The Supreme Court of Canada has issued a number of high-profile health law decisions—Latimer, Rodriguez, and Morgentaler, and the most recent, Chaoulli. Health law has become of great interest to the public and a dynamic, relevant, and important site of jurisprudential activity.
This book brings consideration of all of the major Supreme Court of Canada health law cases together in one place and in a coordinated fashion for the first time. In each chapter, the authors describe the relevant Supreme Court of Canada cases and explore the implications of the cases for their specific topic. Where relevant, the authors reflect on the following cross-cutting themes: the values of autonomy, dignity, liberty, equality, justice, privacy, and life; and the concepts of identity, personhood, community, property, embodiment, health, vulnerability, disability, and oppression. It is important for students, practitioners, policy-makers, academics, and judges to understand the ways in which such values and concepts play out in different ways in different contexts within the health sphere.
This book demonstrates the sweep of issues addressed by the Court and encourages reflection upon the role of the Court in shaping, both directly and indirectly, health care delivery and health policy in Canada. The authors have endeavoured to provide careful and critical evaluation of this role. Health Law at the Supreme Court of Canada is designed to contribute to the development of jurisprudence and legislation in the area of health law, policy, and practice.
Table of Contents
Jocelyn Downie and Elaine Gibson
Chapter 1: The Governance of Health Care: Fundamental Values, Law and Ethics, Courts, Parliament, and the Charter
The Honourable Charles D. Gonthier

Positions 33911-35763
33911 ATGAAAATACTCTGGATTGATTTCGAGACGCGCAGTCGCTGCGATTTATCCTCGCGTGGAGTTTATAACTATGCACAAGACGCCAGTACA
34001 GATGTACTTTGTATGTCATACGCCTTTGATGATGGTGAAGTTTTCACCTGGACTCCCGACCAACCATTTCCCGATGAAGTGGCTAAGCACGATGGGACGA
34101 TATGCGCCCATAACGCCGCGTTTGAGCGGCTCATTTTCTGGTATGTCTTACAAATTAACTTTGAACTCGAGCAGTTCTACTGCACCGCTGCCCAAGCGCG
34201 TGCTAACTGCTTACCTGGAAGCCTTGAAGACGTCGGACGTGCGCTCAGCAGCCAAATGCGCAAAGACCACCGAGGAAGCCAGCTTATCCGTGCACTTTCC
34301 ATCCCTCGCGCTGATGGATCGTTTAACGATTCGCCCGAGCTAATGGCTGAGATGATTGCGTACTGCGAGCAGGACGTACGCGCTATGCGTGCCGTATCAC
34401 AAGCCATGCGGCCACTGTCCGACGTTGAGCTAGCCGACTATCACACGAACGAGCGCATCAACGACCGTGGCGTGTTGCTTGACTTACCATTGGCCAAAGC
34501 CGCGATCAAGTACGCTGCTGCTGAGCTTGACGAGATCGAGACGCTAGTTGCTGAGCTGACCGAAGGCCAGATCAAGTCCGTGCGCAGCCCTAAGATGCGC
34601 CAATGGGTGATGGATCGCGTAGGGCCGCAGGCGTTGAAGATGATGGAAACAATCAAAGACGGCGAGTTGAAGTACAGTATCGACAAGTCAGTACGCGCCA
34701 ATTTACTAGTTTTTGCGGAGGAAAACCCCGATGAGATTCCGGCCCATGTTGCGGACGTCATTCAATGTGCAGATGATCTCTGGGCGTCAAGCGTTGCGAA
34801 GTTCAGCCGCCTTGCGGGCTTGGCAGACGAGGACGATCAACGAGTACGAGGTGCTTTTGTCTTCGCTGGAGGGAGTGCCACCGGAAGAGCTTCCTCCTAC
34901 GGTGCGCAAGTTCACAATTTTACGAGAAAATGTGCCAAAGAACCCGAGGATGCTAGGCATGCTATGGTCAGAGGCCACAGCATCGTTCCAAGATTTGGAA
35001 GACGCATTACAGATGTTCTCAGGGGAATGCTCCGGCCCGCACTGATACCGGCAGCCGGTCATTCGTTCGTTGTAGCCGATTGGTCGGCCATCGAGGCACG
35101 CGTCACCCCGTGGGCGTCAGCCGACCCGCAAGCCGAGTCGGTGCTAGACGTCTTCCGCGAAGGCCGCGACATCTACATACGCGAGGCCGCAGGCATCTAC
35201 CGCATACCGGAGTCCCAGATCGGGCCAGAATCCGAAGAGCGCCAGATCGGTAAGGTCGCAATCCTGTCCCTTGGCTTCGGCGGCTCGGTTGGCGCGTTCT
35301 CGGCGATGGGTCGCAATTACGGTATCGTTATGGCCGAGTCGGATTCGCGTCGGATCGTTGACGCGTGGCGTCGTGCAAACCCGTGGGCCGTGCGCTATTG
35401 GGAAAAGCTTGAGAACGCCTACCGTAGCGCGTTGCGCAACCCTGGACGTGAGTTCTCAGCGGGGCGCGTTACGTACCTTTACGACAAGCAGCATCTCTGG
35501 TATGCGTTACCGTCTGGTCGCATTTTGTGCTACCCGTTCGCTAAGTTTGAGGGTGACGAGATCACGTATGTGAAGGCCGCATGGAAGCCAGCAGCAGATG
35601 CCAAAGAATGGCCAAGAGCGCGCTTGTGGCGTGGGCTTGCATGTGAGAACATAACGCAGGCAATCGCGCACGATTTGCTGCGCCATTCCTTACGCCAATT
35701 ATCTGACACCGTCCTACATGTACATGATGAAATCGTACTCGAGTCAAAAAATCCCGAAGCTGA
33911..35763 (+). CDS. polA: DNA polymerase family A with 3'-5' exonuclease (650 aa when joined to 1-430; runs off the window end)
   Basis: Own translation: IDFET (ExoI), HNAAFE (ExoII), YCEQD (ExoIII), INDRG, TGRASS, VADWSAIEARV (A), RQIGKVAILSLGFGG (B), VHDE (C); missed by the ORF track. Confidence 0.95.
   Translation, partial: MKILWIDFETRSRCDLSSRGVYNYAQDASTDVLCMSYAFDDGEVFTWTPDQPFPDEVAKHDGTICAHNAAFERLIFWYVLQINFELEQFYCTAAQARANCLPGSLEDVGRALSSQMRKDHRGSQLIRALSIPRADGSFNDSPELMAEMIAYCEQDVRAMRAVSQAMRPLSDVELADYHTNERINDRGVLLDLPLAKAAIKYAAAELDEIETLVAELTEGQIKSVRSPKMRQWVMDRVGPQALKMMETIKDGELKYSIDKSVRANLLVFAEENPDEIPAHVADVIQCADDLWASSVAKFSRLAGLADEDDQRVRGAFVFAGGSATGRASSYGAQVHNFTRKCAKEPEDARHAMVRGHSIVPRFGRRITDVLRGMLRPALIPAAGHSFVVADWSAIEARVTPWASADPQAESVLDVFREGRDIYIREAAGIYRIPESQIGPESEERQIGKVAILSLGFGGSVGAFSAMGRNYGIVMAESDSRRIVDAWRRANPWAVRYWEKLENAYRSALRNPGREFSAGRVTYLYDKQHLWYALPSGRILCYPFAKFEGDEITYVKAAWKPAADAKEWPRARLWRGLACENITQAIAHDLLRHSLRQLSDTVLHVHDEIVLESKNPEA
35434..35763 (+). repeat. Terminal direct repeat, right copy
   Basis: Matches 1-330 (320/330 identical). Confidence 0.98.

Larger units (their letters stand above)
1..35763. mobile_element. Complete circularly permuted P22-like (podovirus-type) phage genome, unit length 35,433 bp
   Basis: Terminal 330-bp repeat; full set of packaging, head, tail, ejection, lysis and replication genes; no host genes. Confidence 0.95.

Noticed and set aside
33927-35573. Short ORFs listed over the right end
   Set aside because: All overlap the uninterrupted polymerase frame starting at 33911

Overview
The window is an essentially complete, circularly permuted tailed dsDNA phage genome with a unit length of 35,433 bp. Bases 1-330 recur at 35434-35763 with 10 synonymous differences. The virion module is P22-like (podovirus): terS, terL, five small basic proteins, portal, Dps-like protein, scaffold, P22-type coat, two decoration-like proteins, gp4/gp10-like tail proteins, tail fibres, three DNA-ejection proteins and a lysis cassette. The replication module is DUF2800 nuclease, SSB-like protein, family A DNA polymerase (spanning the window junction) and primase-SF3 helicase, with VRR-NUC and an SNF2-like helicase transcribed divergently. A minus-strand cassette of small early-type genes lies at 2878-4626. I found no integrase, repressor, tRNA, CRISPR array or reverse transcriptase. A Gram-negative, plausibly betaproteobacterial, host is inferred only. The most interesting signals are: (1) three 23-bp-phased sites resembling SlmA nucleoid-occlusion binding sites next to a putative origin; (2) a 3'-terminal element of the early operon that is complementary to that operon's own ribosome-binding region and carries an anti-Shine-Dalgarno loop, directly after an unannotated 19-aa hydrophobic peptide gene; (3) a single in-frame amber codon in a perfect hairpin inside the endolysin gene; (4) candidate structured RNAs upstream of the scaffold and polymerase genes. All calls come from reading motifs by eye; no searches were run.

Chapter 2: Judicious Choices: Health Care Resource Decisions and the Supreme Court
Colleen M. Flood and Michelle Zimmerman
Chapter 3: A Healthy Conception of Rights? — Thinking Relationally About Rights in a Health Care Context
Chapter 4: Healthy Communities: Public Health Law at the Supreme Court of Canada
Barbara von Tigerstrom
Chapter 5: The Multiple Meanings of Causation in the Supreme Court’s Medical Malpractice Jurisprudence: Past, Present, and Future
Joan M. Gilmour
Chapter 6: Informed Consent: Reasonableness, Risk, and Disclosure
Erin L. Nelson
Chapter 7: Revisiting Core Principles: Autonomy, Consent, and the Biobanking Challenge
Chapter 8: Women’s Reproductive Equality and the Supreme Court of Canada
Chapter 9: Assisted Death at the Supreme Court of Canada
Chapter 10: The Supreme Court of Canada at the Limits of Decisional Capacity
Chapter 11: Wealth Meets Health: Disabled Immigrants and Calculations of "Excessive Demand"
Chapter 12: Whither Privacy of Health Information at the Supreme Court of Canada?
Chapter 13: Patent Law at the Supreme Court of Canada: A Healthy Balance?
Chapter 14: Pathways to and from the Supreme Court of Canada for Health Law Litigants